Continue reading “Quick wallet hack adds pickpocket alarm”
Still trying to solidify that reputation as the office Grinch? This project will let everyone know you’re a complete jerk in no time. It’s called the 8-bit Annoying Person Remover. It detects when someone enters your office at which point it starts to play the Super Mario Bros. theme song while the display counts down 400 seconds. Just like in the game the music gets faster at the end and when it stops they know it’s time to get the heck out.
The hardware inside isn’t too complicated. An Arduino and a Wave shield do most of the work. The song played is stored on an SD card and can easily be changed. There’s a speaker mounted under the top heat vent of the enclosure. The device defaults to displaying the time of day, but monitors a motion sensor on one side to detect when someone comes through the door. This also works when someone leaves, cutting off the music and resetting the display. Don’t miss a video of it in action after the break.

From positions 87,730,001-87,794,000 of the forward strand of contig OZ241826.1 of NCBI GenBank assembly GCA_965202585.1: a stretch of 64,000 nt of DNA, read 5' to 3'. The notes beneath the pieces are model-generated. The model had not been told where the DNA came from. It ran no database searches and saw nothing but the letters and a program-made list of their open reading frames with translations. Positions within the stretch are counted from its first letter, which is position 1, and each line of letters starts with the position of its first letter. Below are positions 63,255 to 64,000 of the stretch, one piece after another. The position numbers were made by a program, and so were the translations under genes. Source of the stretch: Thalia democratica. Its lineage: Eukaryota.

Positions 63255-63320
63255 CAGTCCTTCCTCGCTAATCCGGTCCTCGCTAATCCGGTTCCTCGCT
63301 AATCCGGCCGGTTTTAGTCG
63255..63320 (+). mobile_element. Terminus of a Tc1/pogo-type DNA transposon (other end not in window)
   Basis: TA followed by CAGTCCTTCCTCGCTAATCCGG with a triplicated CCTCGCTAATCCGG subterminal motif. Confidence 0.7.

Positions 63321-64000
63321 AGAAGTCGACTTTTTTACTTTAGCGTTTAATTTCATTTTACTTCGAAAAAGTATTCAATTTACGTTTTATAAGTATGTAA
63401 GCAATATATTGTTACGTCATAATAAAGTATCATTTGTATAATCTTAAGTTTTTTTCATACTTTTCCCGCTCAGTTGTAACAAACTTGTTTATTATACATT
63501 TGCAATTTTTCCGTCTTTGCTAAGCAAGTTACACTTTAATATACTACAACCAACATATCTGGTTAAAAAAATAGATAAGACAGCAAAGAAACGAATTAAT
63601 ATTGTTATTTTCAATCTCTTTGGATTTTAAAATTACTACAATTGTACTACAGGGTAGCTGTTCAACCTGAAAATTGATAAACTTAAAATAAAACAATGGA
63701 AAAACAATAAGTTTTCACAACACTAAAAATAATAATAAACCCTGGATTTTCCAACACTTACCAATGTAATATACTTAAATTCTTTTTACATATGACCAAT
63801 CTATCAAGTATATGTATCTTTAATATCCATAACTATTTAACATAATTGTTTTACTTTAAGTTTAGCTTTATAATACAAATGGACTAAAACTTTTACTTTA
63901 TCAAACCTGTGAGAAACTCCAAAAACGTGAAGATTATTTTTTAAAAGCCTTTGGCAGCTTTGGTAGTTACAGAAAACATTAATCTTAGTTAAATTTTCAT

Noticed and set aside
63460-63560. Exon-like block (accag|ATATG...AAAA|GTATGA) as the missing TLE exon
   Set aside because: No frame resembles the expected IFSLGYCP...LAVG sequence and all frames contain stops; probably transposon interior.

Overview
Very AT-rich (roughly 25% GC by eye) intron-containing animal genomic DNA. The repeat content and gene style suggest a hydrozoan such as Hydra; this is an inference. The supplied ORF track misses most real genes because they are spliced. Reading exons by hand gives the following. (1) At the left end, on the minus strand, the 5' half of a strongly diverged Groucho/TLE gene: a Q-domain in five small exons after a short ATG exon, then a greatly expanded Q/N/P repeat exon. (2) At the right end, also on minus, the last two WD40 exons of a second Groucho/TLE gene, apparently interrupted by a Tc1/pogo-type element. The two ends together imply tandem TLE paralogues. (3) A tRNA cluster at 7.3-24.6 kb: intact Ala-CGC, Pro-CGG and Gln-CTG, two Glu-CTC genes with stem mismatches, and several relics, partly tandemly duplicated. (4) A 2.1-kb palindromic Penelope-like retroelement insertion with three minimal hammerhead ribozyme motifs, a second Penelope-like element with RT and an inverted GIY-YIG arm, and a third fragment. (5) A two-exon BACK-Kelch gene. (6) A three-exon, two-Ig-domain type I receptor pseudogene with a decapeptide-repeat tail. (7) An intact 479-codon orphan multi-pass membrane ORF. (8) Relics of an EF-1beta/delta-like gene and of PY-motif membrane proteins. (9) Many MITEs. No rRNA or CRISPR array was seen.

It’s as if this was made specifically for the Comic Book Guy
Continue reading “NES annoyance timer makes no friends at your work”
This isn’t a hack that shows you how to start a car without the keys. It’s a way to ditch the bulky keyring for a set of fold-out keys. [Colonel Crunch] removed the blades from the pocket knife and replaced them with the two keys for his car (one is ignition and door locks, the other opens the trunk). He didn’t take pictures of the process, but he did link to this unrelated guide on how it’s done.